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Along with traipsing through spectacular gardens, there were mundane chores to do in the city as well, like laundry.
Needing the services of a Laundromat and finding the one familiar to us in the Mission shuttered, we headed to the Marina district.
Which is where I found this majestic stand of Salvia ‘Purple Majesty’
I dropped off Marty and Ein at a nearby Laundromat and promised to bring back food. But first I needed to examine these enormous clumps of salvia.
They were admirably dense and uniform in habit, unlike the rangy specimens I grow. This planting is at the George Moscone Recreation Center.

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The shrubs surrounding the salvias were just as remarkable. Hebes! Beautiful New Zealanders. I haven’t seen hebes for ages.

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Ruddy coprosmas with pale, variegated hebes.

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There used to be hebes in Southern California. Where had they all gone? Is changing fashion ruthless enough to cause complete eradication?
Possibly, but even more ruthless is Fusarium oxysporum v. hebei. From the Monterey Bay Nursery website:

[F]ormerly important stalwarts in California landscaping, but now essentially extirpated due to the introduction of Fusarium oxysporum v. hebei. This disease persists in soils and nursery beds for years, and induces systemic, incurable stem infections which ravage landscapes and commercial crops. By the early 1990’s hebes had essentially left the commercial trade in California.”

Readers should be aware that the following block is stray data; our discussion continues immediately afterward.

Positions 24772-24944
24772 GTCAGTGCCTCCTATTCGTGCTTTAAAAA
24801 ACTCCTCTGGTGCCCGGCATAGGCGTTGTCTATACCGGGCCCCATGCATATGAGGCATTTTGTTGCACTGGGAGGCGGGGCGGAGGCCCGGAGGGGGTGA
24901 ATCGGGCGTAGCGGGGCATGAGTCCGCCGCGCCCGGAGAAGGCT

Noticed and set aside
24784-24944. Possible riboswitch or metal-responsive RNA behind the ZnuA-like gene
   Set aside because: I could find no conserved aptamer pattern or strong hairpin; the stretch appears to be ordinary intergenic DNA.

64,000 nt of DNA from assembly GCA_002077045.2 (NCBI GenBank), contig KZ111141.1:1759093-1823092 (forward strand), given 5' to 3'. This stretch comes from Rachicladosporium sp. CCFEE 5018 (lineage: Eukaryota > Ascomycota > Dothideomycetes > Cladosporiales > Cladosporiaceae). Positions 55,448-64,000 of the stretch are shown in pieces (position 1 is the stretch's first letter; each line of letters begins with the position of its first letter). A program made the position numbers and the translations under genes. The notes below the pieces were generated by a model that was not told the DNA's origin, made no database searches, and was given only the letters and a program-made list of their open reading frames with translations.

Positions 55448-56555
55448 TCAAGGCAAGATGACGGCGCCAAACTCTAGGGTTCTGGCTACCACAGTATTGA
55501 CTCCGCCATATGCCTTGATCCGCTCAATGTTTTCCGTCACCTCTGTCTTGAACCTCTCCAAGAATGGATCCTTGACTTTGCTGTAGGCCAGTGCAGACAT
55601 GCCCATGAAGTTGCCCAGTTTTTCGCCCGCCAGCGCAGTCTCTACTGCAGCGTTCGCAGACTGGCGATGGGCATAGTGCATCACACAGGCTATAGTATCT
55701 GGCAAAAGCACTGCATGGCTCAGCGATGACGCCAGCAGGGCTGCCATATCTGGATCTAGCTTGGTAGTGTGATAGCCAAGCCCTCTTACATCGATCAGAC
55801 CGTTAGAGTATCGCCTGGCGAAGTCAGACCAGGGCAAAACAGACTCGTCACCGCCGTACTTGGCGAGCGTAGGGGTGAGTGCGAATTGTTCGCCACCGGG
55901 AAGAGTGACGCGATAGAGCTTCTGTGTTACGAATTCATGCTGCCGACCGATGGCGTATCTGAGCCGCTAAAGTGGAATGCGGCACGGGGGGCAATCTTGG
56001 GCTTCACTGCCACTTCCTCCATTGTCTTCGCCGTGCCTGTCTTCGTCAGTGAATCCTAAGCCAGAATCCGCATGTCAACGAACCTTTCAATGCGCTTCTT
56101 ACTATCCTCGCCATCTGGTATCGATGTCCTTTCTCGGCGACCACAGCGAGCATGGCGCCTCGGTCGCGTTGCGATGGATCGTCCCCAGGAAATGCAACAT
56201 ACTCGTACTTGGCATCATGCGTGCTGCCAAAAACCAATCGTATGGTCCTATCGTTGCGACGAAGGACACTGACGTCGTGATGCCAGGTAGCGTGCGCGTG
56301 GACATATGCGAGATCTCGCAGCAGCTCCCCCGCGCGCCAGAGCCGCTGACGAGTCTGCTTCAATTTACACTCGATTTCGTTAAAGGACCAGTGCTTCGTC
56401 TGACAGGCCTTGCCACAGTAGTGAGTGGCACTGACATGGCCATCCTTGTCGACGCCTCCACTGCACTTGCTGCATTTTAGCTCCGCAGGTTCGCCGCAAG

Rather than choosing for flowers, my favorites have always been “those with tight, dense, box-like foliage in grey or green, and the whipcord types with minute, scale like leaves and stringy branches…
Some of the smaller leaved types can be more resistant, may be tested in the ground, but don’t come crying to us if they die. You have been forewarned
!”

I have no idea what chances for longevity the hebes at the Moscone Rec Center have, but they appear for now to be in robust good health.
I personally have no problem with short-lived plants, say three to five years. I love the changeover. But public landscapes are on different timetables.

Upon returning home, awaiting me was the July issue of Gardens Illustrated with, of all things, an article on hebes by Noel Kingsbury.
Famous for championing the “new naturalism,” comprised of perennials and grasses, Mr. Kingsbury struck me as an unlikely proponent of these tidy shrubs, but the man knows his hebes.
He describes the changing fortunes of hebes as falling in and out of favor relative to garden styles, whereas in California the reason for their disappearance is not mercurial tastes but insidious pathogens.

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Hebe ‘Quicksilver,’ photo from 2010

The next time I find a Hebe ‘Quicksilver’ at a nursery, I’ll know its chances for survival face much better odds in a container than in the garden.

favorite plants and an end-of-week nursery browse 5/29/15